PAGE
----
Home » Financial Literacy Month » Financial Literacy Month 2015: Confessions Of A Shopaholic

Financial Literacy Month 2015: Confessions Of A Shopaholic

Enter your email address to follow Know Your Money and receive notifications of new posts by email.

Join 416 other followers

Categories

RSS Know Your Money

  • Listen To Certified Financial Planner Tonight, On Donell Edwards: VIEWPOINTS
    Understanding how to avoid making costly mistakes in managing personal finances, and achieve and maintain control of personal finances. Continue reading →
  • A New Day
    I apologize for my absence, but I embarked on a new venture that took much more time than I imagined, but it was well worth it.  In March of last year I started my own talk radio show.... Continue reading →
  • The Conversation Everyone Avoids, That Almost Everyone Should Have
    38% of American households carry month-to-month credit card debt...."Households with the lowest net worth (zero or negative) hold an average of $10,308 in credit card debt."...69% of Americans have less than $1,000 in savings, while 34% say they have no savings at all. Continue reading →
  • Important Announcement
    So, having money problems is not always the result of a lack of knowledge but can involve a person's judgment, circumstances, and sometimes... Continue reading →
  • Her Story
    Recently, a story came to light in my hometown about a 27 year old woman who was cited for a misdemeanor sex charge. She was caught by an undercover detective in a sting operation targeting escort services. It was her first night on the job. How did she get there? She said.... Continue reading →
  • Know Thyself
    She told Oprah that losing her money was the result of, “being a millionaire with a ghetto mentality.” ... The only relationship she had with money was spending it. Continue reading →
  • Saving Is Not Optional!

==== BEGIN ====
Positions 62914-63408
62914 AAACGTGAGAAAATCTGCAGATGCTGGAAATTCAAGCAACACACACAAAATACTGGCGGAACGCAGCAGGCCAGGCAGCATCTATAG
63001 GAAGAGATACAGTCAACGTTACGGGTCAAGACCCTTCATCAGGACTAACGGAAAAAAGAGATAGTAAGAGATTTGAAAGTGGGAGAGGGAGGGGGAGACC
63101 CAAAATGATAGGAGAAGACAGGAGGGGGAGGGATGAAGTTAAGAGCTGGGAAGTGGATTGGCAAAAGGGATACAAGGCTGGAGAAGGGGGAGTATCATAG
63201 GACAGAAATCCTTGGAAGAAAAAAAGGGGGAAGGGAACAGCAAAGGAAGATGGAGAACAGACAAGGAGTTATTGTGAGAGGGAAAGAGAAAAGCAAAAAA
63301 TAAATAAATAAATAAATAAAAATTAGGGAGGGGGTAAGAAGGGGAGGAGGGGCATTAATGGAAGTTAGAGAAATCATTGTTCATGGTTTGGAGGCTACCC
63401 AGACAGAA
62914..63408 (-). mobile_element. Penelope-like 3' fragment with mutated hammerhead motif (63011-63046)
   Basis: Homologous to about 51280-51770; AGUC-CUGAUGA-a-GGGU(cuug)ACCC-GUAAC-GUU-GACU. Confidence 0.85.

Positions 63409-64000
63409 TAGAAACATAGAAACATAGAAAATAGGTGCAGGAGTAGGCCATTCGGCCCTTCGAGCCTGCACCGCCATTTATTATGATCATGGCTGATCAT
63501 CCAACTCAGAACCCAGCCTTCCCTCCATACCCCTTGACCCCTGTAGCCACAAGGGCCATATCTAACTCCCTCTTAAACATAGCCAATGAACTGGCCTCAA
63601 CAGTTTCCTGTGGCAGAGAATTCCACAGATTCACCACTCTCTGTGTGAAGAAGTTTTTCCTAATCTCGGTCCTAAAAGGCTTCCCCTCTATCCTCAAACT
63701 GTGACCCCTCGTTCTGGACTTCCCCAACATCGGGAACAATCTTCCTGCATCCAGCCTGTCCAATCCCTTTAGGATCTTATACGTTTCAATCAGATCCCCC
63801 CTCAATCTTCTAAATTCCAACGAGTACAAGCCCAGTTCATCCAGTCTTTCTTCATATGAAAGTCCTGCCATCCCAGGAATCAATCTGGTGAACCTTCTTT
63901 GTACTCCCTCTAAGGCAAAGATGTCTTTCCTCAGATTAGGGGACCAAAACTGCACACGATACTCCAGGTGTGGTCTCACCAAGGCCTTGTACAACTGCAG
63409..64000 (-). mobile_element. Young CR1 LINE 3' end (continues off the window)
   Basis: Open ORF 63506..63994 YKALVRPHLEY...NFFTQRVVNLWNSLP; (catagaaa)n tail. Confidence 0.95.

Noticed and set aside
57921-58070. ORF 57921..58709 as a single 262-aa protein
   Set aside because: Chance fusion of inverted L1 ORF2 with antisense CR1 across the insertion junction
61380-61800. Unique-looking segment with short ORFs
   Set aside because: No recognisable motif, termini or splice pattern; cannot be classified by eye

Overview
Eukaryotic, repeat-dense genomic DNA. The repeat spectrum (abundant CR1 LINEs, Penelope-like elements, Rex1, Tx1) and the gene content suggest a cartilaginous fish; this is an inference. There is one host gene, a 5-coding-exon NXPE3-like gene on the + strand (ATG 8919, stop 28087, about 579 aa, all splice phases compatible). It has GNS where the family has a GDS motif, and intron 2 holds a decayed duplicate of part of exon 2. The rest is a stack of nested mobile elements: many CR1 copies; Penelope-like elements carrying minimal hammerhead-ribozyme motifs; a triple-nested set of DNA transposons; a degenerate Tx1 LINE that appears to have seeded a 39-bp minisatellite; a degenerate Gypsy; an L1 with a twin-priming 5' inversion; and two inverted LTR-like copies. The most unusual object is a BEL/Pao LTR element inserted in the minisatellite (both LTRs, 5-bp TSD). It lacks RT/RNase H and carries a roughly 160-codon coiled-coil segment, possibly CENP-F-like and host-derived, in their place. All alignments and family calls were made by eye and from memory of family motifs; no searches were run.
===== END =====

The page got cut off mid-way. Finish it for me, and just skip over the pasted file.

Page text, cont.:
There are many attitudes and philosophies about saving, but there is one factor that cannot be ignored in achieving financial security, and that factor is.... Continue reading →
Advertisements

Donell Edwards, Blogger

DONED2014 SmallAbout Donell Edwards: Donell Edwards is President of CWR Media and is also founder and publisher of The College World Reporter (CWR) magazine and CWR World News & Information Service.  He is also a professional speaker, freelance writer, and entrepreneur.  

 

To book Mr. Edwards to speak at your next event, contact: 

Donell Edwards Enterprises
13111 W. Markham St.
Suite 116
Little Rock, AR 72211
DLEdwards@DonellEdwardsEnterprises.com

 

 

We’re Celebrating Financial Literacy Month

Know Your Money
Tuesday – April 14, 2015

Financial Literacy Month 2015
Confessions Of A Shopaholic
By Donell Edwards

Today’s post is an update of an article that I wrote March 14, 2014 about my experience as a shopaholic.  The purpose of this article is to share with readers how I became a shopaholic in hopes that my confession may help others to successfully overcome this problem, and to encourage others to share their own experiences as shopaholics, how it affected them, and how they deal with this problem or how they overcame it.

The MacMillan Dictionary defines spendaholic as “Somebody who is addicted to spending money.”  Although I came from very humble beginnings and my family did not have much, my maternal grandparents with whom I lived and my mother always tried to make sure that I had everything I needed and most of the things that I wanted.  I became accustomed to getting what I wanted.